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Japan tests new flight routes for Haneda Airport arrivals and departures

  • February 3, 2020
  • , The Japan Times
  • English Press

An airplane flies over Shinjuku Ward, Tokyo, on Sunday to test a new low-altitude route set to be introduced in March. | KYODO

Aircraft flew low-altitude routes Sunday over central Tokyo, that are set to be introduced for flights into and out of Haneda Airport, the transport ministry has said.


The flights operated between 4:20 p.m. and 6 p.m., to test out conditions for the new routes that are set to be used for arrivals and departures at the airport from March 29.


More test flights are scheduled to take place for a further six days ahead of March 11.


The change of route will allow the number of international flights operating from Haneda Airport each year to be increased, from up to 60,000 at present to 99,000, excluding early morning and late night hours, according to the ministry.


The new routes pass over areas including Shinagawa and Shibuya wards. Some residents oppose the new routes due to concerns about noise and parts dropping from aircraft while in flight.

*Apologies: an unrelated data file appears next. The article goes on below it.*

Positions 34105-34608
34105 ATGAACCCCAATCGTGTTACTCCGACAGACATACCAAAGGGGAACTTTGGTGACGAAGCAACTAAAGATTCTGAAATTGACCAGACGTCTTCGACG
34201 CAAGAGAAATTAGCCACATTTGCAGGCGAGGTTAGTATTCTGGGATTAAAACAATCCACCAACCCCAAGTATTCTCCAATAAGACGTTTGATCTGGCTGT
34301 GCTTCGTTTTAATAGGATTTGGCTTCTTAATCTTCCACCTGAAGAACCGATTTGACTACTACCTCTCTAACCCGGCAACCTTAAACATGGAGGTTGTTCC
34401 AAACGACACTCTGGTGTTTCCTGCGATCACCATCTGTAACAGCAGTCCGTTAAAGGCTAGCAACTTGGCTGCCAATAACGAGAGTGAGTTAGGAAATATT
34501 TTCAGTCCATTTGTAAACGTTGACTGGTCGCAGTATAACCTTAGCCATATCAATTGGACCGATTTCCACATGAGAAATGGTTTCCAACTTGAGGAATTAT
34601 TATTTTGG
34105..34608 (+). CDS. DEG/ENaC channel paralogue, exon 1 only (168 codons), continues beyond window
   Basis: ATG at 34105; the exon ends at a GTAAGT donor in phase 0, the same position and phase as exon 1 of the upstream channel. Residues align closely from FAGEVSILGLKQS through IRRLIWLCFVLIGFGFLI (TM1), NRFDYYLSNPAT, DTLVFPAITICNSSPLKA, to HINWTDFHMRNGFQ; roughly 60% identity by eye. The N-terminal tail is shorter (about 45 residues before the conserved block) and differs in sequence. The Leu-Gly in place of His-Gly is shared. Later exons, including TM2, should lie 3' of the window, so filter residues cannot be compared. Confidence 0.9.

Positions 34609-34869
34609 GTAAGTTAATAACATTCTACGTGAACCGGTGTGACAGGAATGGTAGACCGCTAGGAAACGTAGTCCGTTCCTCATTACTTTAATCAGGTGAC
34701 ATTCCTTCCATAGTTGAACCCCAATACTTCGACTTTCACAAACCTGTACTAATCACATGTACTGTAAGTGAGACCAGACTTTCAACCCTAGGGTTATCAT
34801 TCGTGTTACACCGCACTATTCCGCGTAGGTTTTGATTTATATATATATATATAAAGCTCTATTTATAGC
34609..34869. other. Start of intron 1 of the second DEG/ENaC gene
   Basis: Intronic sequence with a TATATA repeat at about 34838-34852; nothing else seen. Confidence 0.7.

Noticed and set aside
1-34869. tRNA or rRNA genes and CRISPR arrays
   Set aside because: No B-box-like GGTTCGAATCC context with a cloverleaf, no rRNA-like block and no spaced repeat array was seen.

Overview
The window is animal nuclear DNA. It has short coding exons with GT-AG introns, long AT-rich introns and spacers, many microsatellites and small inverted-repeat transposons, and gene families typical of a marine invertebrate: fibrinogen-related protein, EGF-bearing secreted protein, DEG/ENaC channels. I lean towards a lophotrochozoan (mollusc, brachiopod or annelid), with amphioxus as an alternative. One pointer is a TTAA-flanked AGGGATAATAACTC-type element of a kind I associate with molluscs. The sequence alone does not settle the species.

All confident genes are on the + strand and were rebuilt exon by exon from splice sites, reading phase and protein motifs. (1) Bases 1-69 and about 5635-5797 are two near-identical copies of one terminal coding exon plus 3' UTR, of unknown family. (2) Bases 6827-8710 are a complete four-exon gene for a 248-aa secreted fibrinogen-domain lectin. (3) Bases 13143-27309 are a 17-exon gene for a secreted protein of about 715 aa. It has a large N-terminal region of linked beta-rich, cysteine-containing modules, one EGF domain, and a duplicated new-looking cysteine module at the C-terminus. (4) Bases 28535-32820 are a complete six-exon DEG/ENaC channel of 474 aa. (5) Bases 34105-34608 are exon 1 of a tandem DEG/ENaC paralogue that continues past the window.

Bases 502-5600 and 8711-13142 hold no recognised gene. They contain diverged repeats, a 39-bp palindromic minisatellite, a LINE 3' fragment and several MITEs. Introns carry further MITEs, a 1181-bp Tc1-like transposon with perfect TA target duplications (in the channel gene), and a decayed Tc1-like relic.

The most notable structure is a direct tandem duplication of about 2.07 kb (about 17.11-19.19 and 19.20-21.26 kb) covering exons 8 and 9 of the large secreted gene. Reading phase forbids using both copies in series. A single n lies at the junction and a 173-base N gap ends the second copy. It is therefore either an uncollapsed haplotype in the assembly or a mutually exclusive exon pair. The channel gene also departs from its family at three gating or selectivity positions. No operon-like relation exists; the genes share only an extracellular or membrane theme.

“I felt enormous pressure from the aircraft flying at low altitudes,” said Kiwami Omura, head of a group of residents opposing the use of the new routes, after Sunday’s test flights. “I won’t get accustomed to that.”


Currently, landing paths for Haneda pass over Tokyo Bay to avoid noise pollution within the dense city center and the risk of ground casualties in the event of a plane crash. Flights arriving from the west and the south typically pass over Izu Oshima island in Shizuoka Prefecture before making a final approach toward Haneda over the Boso Peninsula in Chiba Prefecture.


Flights from the north, including international flights from Europe, need to take a detour and fly to the Boso Peninsula before making final approaches from Tokyo Bay.


The new routes are designed not only to increase the number of arrivals and departures but also to reduce inefficiency.


Haneda is Asia’s second-busiest airport after Beijing International, but the air routes surrounding Haneda have become known as tough to fly and challenging for pilots.


Their complexity is partially driven by the need to avoid flying over the city center, and out of consideration for the U.S. military — which until the new routes’ introduction will have enjoyed exclusive access to certain altitudes of air space over the area west of Tokyo, known as Yokota Air Space.


Until Tokyo and Washington reached an agreement in January 2019, some west-bound civilian flights were unable to fly through the air zone at all. Currently they have to make a steep ascent after departing from Haneda to avoid U.S.-controlled altitudes within the air space, but with the new routes that will no longer be necessary.

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